Knee Arthroscopic Surgery


A procedure performed in the knee-joint area, Knee Arthroscopic Surgery is involved in making a small incision in the skin to repair tissue injuries in bones, tissues and ligaments surrounding the knee and joint. By using an arthroscope, a small instrument used along a guiding lighted scope connected to a television screen. By creating three incisions in the knee, additional instruments could be placed inside. This surgery could be classified into minor and major procedures. The minor procedures involve flushing and lavage and debridement, which is the smoothing of bone surfaces and tissue fragments that are linked with Osteoarthritis. The major ones include realigning a dislocated knee and doing grafting operations of the ligaments.

Prior to surgery, an intensive examination must be done of the causes of trauma and pain that lead to the injury of the knee. A leaps and bounds adjustment have been made in arthroscopic surgeries which allows lesser time of recovery, less anesthesia administered and less incisions to be done.

The purpose of the surgery involves two general surgical classifications- first, an acute injury that destabilizes the knee and second, pain management for floating or displaced cartilage and rough bone. Acute injuries come about from traumatic injuries suffered by the knee tissues such as those suffered in sports accidents. This leads to unstable knees, knee dislocations and deficiency of knee mobility. Pain management surgeries alleviate discomforts of the knee due to Osteoarthritis. As the name itself suggests, it relieves pain and discomfort in the knee area mostly caused by chronic conditions and uses elective surgical procedures to treat bone and cartilage surfaces.

Mostly done in an outpatient setting, Knee Arthroscopic Surgeries are done usually under a General Anesthesia, Spinal or Epidural, a regional block or local anesthetic are also sometimes being used. Surgery could commence if enough anesthesia is being administered. An IV Line is tagged upon admission for fluid administration. After surgery, sterile dressings are placed over the incision site while a Brace Wrap is placed in the region surrounding the joint.

Arthroscopic Surgery for Acute Injuries
The knee stabilizes itself with the help of four ligaments, namely the Anterior and Posterior Cruciate Ligaments (ACL/PCL) and the Medial and Lateral Collateral Ligaments (MCL/LCL). When one of these ligaments is torn by means of trauma or sports injury, the knee “buckles”, or it gives way. These ligaments will also make the knee track an unusual direction rather than its normal movement. Multiple tears in knee ligaments would also lead to more repairs done in the affected knee.

Patello-Femoral Syndrome (PFS)
A patient’s patella without a good support might cause it to be shaky and agonizingly painful when you move. Chronic problems might arise in people with proper patella tracking in the femoral area. It is linked to conditions that include foot pronation or if not by just simply overusing the muscles. As the patella is moved, examination can be done by the physician around the surrounding cartilage that has increasing friction. The ease of movement is increased by smoothing the damaged cartilage which in turn gets rid of pain. A tendon can make the patella track off the center part of the femur. With lateral release surgery, the patella is enforced back in its usual movements.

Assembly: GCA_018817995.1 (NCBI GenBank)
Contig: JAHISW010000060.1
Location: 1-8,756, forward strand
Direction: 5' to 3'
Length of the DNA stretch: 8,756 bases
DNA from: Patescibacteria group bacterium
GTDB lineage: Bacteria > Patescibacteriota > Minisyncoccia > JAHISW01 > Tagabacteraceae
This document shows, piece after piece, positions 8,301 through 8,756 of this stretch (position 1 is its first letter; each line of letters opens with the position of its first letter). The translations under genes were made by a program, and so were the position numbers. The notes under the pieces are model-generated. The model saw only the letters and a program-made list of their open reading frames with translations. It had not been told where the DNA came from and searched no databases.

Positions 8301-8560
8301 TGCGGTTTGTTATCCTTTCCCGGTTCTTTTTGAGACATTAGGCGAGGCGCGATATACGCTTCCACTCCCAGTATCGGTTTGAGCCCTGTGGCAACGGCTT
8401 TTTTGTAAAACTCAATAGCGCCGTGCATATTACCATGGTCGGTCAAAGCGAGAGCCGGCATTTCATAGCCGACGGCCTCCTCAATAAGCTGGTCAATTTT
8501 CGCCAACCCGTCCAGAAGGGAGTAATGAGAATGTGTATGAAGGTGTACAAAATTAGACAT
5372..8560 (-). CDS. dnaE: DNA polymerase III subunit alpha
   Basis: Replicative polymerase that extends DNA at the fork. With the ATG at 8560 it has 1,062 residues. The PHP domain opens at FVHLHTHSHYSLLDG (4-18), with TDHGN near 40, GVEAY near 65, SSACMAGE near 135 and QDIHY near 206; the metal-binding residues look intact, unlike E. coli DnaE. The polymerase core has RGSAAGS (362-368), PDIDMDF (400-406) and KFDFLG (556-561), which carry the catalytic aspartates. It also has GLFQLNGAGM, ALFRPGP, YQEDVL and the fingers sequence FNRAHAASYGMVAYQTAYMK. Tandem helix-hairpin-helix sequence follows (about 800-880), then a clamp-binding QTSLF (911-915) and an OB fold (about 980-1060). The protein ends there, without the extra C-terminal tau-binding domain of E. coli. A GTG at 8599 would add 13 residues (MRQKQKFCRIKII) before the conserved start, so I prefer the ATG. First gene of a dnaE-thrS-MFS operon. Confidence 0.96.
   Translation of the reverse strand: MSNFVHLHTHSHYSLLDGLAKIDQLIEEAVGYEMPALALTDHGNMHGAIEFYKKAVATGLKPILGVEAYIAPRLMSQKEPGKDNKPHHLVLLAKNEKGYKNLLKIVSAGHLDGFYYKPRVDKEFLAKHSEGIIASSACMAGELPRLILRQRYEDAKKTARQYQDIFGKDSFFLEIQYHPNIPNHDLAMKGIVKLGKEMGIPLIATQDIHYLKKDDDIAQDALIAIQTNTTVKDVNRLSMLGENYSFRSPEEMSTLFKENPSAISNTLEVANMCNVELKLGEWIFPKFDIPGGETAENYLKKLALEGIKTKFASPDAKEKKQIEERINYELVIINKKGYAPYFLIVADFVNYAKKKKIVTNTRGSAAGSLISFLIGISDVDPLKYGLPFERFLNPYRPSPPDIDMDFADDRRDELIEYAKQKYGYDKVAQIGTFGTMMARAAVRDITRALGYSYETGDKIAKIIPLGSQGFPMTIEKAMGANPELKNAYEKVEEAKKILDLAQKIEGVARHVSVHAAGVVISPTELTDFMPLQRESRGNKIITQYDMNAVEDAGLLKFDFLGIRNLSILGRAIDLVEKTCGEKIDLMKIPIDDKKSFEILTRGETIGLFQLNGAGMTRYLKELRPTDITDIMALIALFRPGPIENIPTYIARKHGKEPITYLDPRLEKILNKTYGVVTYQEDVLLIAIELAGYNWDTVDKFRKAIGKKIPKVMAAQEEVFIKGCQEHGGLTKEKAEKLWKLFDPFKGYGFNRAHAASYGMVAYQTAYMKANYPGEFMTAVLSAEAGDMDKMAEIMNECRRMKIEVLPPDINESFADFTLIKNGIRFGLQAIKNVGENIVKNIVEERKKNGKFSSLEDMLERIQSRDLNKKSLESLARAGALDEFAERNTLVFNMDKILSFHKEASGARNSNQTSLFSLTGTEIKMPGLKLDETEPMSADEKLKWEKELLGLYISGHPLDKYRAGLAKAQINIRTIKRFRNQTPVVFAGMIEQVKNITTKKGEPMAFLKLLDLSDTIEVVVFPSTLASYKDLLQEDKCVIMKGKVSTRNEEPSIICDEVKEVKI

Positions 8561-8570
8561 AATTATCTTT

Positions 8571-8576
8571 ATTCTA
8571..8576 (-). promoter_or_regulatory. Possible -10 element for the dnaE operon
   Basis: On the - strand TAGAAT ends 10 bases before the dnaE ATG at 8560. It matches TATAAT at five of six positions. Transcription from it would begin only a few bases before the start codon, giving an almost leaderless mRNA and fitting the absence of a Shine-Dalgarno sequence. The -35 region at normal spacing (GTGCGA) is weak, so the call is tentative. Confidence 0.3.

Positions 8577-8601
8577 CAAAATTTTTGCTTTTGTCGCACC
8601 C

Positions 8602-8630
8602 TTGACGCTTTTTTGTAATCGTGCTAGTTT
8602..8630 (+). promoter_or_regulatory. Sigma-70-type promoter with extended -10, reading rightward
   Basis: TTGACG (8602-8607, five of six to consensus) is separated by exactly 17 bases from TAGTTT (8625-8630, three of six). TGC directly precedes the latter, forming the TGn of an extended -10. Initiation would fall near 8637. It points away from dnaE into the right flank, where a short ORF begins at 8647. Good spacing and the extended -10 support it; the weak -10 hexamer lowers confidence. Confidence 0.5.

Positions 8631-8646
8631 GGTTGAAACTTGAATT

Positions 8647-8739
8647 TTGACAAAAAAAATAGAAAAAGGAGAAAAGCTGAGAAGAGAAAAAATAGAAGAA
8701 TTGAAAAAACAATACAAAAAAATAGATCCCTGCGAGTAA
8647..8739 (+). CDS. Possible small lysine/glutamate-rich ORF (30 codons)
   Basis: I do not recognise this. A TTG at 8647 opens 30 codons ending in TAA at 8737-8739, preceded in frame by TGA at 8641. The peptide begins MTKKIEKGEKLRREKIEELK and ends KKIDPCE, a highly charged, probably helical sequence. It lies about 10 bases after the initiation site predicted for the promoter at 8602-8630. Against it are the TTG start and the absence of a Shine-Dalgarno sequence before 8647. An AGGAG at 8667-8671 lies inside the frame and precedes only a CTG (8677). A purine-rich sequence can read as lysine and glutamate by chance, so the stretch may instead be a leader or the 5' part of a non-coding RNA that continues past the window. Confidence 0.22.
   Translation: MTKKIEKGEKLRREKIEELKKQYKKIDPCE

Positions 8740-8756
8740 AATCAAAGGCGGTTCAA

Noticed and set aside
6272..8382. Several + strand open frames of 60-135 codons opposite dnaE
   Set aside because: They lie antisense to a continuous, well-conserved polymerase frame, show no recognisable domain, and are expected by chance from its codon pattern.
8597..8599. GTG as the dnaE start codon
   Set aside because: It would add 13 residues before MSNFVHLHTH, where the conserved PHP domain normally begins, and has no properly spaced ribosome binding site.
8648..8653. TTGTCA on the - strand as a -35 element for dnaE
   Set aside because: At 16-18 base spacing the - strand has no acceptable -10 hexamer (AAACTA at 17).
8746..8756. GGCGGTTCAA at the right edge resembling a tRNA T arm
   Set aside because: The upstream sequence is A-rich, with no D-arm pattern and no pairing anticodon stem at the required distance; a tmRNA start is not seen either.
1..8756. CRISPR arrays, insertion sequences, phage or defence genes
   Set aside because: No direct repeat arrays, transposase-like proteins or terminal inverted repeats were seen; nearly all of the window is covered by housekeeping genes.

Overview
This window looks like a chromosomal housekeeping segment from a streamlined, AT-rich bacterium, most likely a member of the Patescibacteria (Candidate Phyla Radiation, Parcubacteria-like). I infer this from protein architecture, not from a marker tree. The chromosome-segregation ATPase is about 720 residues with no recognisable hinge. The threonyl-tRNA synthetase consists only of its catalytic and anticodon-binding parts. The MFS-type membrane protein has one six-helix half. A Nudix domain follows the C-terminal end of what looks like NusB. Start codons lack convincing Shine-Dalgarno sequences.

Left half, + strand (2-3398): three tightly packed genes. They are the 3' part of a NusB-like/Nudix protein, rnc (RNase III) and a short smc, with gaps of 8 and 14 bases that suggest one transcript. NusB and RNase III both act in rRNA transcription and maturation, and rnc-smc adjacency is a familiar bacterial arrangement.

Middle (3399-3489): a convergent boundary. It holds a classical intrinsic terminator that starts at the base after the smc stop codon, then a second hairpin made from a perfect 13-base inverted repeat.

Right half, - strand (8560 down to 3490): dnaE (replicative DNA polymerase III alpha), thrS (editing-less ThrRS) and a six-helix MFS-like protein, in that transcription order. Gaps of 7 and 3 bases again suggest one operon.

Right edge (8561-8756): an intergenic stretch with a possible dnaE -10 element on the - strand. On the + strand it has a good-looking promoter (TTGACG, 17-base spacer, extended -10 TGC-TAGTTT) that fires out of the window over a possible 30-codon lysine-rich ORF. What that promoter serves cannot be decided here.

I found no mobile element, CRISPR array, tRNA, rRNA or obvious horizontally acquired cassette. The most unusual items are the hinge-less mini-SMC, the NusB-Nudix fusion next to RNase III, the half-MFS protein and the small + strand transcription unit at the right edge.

Pain Management
Arthroscopic Knee Surgeries could also treat a torn Meniscus, a cartilage resembling the shape of a crescent which pads the knee. Without this internal knee cushion, it could result to extreme pain. Although it could happen in sport-related injuries, it is more evident in Osteoarthritis and Rheumatoid Arthritis. A Lavage and Debridement is a procedure in which the surgeon flushes out floating or displaced tissue pieces. Then the bone surface is smoothened and leveled to decrease the amount of pain.

Diagnosis and Preparation

Knee injuries are more common in athletes who play contact sports and to elder people due to the decreased function of the knees, the ones who carries most of the body’s weight. Diagnosing knee injuries or damage contains a Physical Examination, X-rays and more thorough diagnostic imagery examinations such as CT scan and MRI. If clients experience intense knee pain, then they consult a physician, which decides if that entails for an operation and rehabilitation after it.

Arthroscopic Surgery is a bloodless surgery and it also presents lesser complications. The patient’s underlying condition is one reliable factor if he/she is eligible to go for an Arthroscopic procedure. Another important thing to consider to consider is the level of the person’s tolerance to the anesthetic being used. Lung and heart functions should be ideal for the procedure, including conditions such as Heart Failure, High Blood Pressure and Diabetes Mellitus. Some contraindicated medications should also be withdrawn, such as anticoagulants or blood thinners.

Physical Examinations, Blood Tests and Urine samples are taken prior to the surgery as part of the evaluation during the pre-operative phase. Patients 50 years old and above who are experiencing heart and lung problems have to obtain an ECG result together with a Chest X-Ray. If the body is experiencing signs of infection, the surgical procedure is immediately cancelled unless results reveal a possible joint infection. After the two hours surgery, the patient is required to rest until anesthetic effects are cleared out. Most outpatient surgeries instruct the person who underwent Arthroscopic Knee Surgery to avoid driving and doing activities that require mental stimulation. If follow-up visits are to be done, it is made a week after when the dressings placed could be thrown off. the dressings are removed.